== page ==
Staff Vaccination Mandate In November 2021, CMS implemented an interim final rule requiring staff, including volunteers, in most Medicare- and Medicaid-certified settings to complete the primary series of COVID-19 vaccination or be granted an approved exemption in order to work in or provide services on behalf of the certified setting. Though this federal mandate has been challenged in court several times, it remains in effect at this time.
While elimination of this rule does not seem likely, it is possible that we may see changes as the Food & Drug Administration (FDA) and CDC mull the future of COVID-19 vaccines. For example, the rule requires staff to complete the primary series, but the FDA’s Vaccines and Related Biological Products Advisory Committee (VRBPAC) voted in January to harmonize vaccine composition strains into a single bivalent composition, effectively eliminating the monovalent primary series of the COVID-19 vaccine. In the spring, the VRBPAC is expected to continue discussion on COVID-19 immunization schedules, including recommendations to make COVID-19 an annual vaccine. Recently, CDC added COVID-19 vaccines to its routine immunization schedules for kids and adults. With these changes, we could expect to see changes to the rule to maintain relevance with the current context.
Authority granted under Sections 1135 and 1812(f) of the Social Security Act allowed HHS to implement certain regulatory waivers during the PHE. While many of the waivers put in place for nursing homes early in the pandemic have already been terminated by CMS, a few remain in effect at this time. Most remaining waivers will expire with the PHE, but we anticipate communication from CMS related to any changes and plans for transition.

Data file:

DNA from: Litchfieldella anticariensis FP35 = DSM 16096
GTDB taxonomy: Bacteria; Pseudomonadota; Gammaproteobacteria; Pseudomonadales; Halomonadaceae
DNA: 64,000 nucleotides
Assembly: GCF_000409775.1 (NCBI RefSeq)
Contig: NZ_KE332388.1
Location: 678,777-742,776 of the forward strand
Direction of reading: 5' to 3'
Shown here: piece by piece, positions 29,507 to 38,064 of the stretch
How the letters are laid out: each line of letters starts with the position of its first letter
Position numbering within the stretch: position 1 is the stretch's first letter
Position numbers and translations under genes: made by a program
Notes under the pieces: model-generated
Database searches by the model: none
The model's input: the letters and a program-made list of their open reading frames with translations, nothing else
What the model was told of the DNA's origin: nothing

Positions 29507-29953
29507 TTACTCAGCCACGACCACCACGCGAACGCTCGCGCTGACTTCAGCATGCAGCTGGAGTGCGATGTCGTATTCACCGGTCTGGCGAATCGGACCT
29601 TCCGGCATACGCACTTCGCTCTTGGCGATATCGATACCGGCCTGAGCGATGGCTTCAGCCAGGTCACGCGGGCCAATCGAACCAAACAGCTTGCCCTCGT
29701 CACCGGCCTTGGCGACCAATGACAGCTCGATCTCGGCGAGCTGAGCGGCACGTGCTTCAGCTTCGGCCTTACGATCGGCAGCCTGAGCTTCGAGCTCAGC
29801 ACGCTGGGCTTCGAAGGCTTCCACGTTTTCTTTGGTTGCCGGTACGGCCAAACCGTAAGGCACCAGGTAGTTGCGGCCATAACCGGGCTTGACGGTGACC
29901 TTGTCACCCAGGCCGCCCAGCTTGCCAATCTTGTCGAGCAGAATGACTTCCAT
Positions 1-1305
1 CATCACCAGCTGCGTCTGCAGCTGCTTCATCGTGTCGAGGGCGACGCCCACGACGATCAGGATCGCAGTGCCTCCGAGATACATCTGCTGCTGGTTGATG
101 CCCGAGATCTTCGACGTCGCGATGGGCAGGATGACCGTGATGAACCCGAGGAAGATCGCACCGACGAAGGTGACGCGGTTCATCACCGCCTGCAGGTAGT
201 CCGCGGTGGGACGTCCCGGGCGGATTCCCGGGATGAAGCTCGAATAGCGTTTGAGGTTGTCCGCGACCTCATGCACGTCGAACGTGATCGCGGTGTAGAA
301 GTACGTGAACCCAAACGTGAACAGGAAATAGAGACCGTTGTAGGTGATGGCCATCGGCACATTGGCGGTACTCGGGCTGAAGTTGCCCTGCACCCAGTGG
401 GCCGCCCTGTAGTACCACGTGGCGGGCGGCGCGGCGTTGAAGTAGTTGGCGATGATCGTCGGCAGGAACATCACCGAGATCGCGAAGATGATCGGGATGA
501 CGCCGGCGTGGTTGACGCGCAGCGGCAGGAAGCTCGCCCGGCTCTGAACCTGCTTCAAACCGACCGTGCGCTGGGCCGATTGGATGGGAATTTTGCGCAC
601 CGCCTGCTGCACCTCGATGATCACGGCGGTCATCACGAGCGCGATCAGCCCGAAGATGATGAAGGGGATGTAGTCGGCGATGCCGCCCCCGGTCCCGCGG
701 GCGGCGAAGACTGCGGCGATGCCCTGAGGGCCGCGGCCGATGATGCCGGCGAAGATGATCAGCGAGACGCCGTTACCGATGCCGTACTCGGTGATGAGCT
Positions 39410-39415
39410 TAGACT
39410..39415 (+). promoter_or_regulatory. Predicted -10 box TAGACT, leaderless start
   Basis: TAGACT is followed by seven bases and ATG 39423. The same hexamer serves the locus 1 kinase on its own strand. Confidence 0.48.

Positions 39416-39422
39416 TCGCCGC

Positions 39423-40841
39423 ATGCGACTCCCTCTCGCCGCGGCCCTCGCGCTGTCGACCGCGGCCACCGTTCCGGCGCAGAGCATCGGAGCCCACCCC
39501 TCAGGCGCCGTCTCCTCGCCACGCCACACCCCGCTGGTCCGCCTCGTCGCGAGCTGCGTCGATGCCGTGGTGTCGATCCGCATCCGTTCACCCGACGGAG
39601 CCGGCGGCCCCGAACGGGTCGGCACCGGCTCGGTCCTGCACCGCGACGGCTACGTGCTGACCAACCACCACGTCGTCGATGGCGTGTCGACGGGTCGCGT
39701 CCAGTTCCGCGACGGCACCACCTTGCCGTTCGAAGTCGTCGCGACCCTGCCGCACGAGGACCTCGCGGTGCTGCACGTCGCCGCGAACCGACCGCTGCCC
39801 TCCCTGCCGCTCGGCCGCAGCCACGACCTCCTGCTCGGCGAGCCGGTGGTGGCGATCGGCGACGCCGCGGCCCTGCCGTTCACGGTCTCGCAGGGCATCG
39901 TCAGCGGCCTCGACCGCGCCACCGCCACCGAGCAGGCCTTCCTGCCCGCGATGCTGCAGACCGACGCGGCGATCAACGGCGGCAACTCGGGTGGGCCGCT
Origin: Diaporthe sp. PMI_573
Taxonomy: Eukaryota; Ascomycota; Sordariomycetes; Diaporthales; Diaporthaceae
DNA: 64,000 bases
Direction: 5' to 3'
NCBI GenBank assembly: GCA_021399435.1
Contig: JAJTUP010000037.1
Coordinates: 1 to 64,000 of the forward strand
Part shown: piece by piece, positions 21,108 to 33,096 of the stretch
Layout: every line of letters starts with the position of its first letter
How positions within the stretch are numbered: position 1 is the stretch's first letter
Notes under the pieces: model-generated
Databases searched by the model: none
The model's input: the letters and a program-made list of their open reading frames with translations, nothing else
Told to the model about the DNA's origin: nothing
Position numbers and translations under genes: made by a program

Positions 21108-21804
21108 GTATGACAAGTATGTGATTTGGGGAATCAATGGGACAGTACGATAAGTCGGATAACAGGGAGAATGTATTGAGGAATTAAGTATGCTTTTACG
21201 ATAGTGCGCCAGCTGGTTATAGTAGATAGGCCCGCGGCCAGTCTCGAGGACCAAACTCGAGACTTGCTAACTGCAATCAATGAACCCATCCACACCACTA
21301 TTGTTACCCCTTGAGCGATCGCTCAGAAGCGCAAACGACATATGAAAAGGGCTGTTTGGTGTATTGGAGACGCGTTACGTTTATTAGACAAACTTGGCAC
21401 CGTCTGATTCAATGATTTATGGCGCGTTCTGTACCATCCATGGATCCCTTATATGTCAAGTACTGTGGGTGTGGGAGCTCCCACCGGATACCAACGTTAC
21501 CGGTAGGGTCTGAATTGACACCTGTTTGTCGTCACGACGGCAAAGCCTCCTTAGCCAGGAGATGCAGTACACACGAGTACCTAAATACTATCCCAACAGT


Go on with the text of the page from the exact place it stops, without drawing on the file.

Telehealth CMS waived requirements at section 1834(m)(4)(E) of the Social Security Act and 42 CFR § 410.78 (b)(2) to expand the types of health care professionals that can provide telehealth services. The Consolidated Appropriations Act of 2023 extended these flexibilities through December 31, 2024 so nursing homes may continue to utilize telehealth for approved services including some physician visits.
Nurse Aide Training CMS implemented a waiver to 42 CFR §483.35(d), (except for 42 CFR §483.35(d)(1)(i)), related to the training and certification of nurse aides. This waiver was terminated in June 2022; however, significant backlogs to training and testing across the country prompted CMS to make available additional waivers at the state, local, facility, and individual level. These waivers were time-limited and applicable dates varied by approval. However, as with other 1135 waivers, they are tied to the PHE and cannot extend beyond the PHE. Any nurse aide training waivers still in effect will end with the PHE if not specified to end earlier in the original approval. As with the original 1135 waiver, nurse aides will have 4 months from the end of the waiver / end of the PHE to complete training and certification requirements to continue working in the nursing home.